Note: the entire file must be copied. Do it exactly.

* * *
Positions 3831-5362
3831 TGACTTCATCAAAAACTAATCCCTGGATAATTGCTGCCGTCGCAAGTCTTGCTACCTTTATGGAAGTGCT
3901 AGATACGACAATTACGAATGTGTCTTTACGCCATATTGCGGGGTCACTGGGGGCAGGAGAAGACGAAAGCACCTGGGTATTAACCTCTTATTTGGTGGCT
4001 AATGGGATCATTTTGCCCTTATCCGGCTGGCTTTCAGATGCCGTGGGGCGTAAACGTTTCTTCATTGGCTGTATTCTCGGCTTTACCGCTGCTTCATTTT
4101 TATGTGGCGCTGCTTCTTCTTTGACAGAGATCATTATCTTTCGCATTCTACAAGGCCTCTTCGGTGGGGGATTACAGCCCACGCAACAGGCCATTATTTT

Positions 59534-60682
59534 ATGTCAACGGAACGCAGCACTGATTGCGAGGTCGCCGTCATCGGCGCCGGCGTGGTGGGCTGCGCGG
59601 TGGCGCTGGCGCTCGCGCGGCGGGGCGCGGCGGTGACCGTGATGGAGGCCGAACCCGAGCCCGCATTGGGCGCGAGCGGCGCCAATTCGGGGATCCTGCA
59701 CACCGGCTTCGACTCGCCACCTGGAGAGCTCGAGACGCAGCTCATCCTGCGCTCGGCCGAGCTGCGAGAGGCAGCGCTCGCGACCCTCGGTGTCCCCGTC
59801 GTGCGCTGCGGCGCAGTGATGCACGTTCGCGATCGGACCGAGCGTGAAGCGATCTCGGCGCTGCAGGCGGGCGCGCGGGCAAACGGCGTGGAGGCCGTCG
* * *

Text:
Positions 3831-5362
3831 TGACTTCATCAAAAACTAATCCCTGGATAATTGCTGCCGTCGCAAGTCTTGCTACCTTTATGGAAGTGCT
3901 AGATACGACAATTACGAATGTGTCTTTACGCCATATTGCGGGGTCACTGGGGGCAGGAGAAGACGAAAGCACCTGGGTATTAACCTCTTATTTGGTGGCT
4001 AATGGGATCATTTTGCCCTTATCCGGCTGGCTTTCAGATGCCGTGGGGCGTAAACGTTTCTTCATTGGCTGTATTCTCGGCTTTACCGCTGCTTCATTTT
4101 TATGTGGCGCTGCTTCTTCTTTGACAGAGATCATTATCTTTCGCATTCTACAAGGCCTCTTCGGTGGGGGATTACAGCCCACGCAACAGGCCATTATTTT

Positions 59534-60682
59534 ATGTCAACGGAACGCAGCACTGATTGCGAGGTCGCCGTCATCGGCGCCGGCGTGGTGGGCTGCGCGG
59601 TGGCGCTGGCGCTCGCGCGGCGGGGCGCGGCGGTGACCGTGATGGAGGCCGAACCCGAGCCCGCATTGGGCGCGAGCGGCGCCAATTCGGGGATCCTGCA
59701 CACCGGCTTCGACTCGCCACCTGGAGAGCTCGAGACGCAGCTCATCCTGCGCTCGGCCGAGCTGCGAGAGGCAGCGCTCGCGACCCTCGGTGTCCCCGTC
59801 GTGCGCTGCGGCGCAGTGATGCACGTTCGCGATCGGACCGAGCGTGAAGCGATCTCGGCGCTGCAGGCGGGCGCGCGGGCAAACGGCGTGGAGGCCGTCG